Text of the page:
There will be many references in this blog to ‘The Wheel’ so I thought it would be helpful to give a brief explanation of which Wheel I am actually talking about.
The WHEEL OF THE YEAR is a cyclical calendar that includes eight festivals and is primarily used to track seasonal changes. They fall approximately 6-8 weeks apart and they are relatively evenly spread throughout the year.
The Wheel breaks up the year into eight portions. In the Northern Hemisphere Dec/Midwinter is at the very top and June/Midsummer at the bottom.
The four ‘compass points’ mark the Solstices and Equinoxes; the exact date of these astronomical occurrences can vary slightly each cycle so the festival date will move in response to this.
The four ‘cross quarter’ festivals mark the historic Celtic Fire Festivals that are known in folk history. These dates tend to be the same each year.
A popular characteristic of the Wheel is that the timings of actual celebrations can – if preferred – be moved to fit in with other needs. Whether this be syncing in with the lunar calendar or simply fitting it around your work and play, it is commonly accepted to be flexible with dates thanks to the fluid nature of the changing year. In my experience, the set festival dates tend to mark the ‘peak’ of a seasonal period (for example, Midsummer is the height of the bright, summer time) with the weeks just before and just after the date still evoking the energy and themes of the festival just as well as the day itself.
The name of each festival changes depending on who you ask and is often determined by personal practice. Over time people have developed and sometimes altered the names to suit their preferences and purposes. Below is a list of some names and approximate dates for each festival; the name in bold is the one I use and will be using in this blog:
21/22nd December – Midwinter, Winter Solstice, Yule
1st Feb – Imbolc, Imbolg, St Brighid’s Day, Candlemas
21st-23rd March – Spring Equinox, Vernal Equinox, Ostara
1st May – Beltane, Beltaine, May Day
21st/22nd June – Midsummer, Summer Solstice, Litha
1st August – Lammas, Lughnasadh
21st – 23rd September – Autumn Equinox, Mabon, Harvest Home
31st October – Samhain, All Souls, Hallowmas, Halloween
Each festival has its own collection of themes, myths, stories and traditions. Some of these will have been around for many years, others will be newer additions. There are a few over-arching myths that tell the story of the whole Wheel in one go; it is not unusual for such a story to be portioned up and told over the course of 12 months.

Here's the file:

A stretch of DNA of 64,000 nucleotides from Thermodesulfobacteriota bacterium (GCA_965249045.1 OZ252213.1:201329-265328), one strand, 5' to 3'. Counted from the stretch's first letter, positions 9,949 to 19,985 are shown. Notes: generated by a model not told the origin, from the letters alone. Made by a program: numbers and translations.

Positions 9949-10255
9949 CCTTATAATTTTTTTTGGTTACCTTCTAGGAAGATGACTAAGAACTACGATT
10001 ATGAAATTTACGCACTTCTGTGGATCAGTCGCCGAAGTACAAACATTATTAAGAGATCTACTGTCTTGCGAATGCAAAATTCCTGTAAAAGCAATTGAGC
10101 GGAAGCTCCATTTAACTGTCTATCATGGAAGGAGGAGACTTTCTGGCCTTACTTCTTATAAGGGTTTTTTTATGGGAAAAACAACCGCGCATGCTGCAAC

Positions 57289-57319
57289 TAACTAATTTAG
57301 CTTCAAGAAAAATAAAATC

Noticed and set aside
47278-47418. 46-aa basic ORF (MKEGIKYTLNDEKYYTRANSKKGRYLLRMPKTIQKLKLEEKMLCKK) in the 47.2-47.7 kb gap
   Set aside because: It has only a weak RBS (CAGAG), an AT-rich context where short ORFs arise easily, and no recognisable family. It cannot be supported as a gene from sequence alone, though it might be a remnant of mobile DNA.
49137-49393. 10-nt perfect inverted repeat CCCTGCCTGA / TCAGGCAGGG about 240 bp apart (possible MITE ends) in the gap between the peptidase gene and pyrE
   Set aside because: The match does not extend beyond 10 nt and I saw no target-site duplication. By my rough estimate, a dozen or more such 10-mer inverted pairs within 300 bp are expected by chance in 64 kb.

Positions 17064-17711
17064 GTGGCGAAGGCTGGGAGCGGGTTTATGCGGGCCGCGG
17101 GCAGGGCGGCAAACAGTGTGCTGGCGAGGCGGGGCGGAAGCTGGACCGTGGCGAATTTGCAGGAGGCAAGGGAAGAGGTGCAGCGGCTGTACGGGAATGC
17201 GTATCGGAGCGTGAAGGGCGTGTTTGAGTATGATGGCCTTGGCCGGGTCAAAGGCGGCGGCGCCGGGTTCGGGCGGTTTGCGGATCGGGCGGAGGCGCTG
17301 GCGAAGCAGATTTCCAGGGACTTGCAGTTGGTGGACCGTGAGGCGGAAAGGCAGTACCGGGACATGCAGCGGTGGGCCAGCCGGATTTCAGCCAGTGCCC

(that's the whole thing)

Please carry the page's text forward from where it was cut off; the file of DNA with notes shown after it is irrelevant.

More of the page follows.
Most festival traditions are linked to the weather, the agricultural calendar or local folk history;often a mixture of all three. Some of the festivals have more ephemeral ideas linked to them too, such as spirits at Samhain. It has become popular in recent times to use the Wheel as a method of self-exploration and development too.
At its core the Wheel of the Year is a symbolic representation of the turning seasons and the sensory and energetic changes that take place in the World and our lives as we move through the year. Despite its close acquaintance with Paganism, following the Wheel is not limited to those who would identify as such. Anyone can choose to Walk the Wheel and find it an enjoyable and inspiring way of keeping time and keeping track of life; after all an appreciation of the World is not limited to those with religion or faith.
All of the above (and much of this blog, in fact) comes from my own experiences and ideas. I always try my best to quote sources and references when I know they are needed, but suffice to say that much of my writing is woven from years of reading, talking, internet-searching, participating and pondering; so not all of it will have a single, clear source (unless you count me!).
I hope what you read on this and other pages is of interest and that it inspires you to seek other sources yourself. Here are a few suggestions:
Glennie Kindred – website and published works
Vivianne Crowley – The Magickal Life
Ronald Hutton – Stations of the Sun
The Witches of Eileanen series by Kate Forsyth (fiction, full of rich myth surrounding the Wheel)
Pic credits: 1) A Crone's Garden 2) Anthony Galbriath @ fineartamerica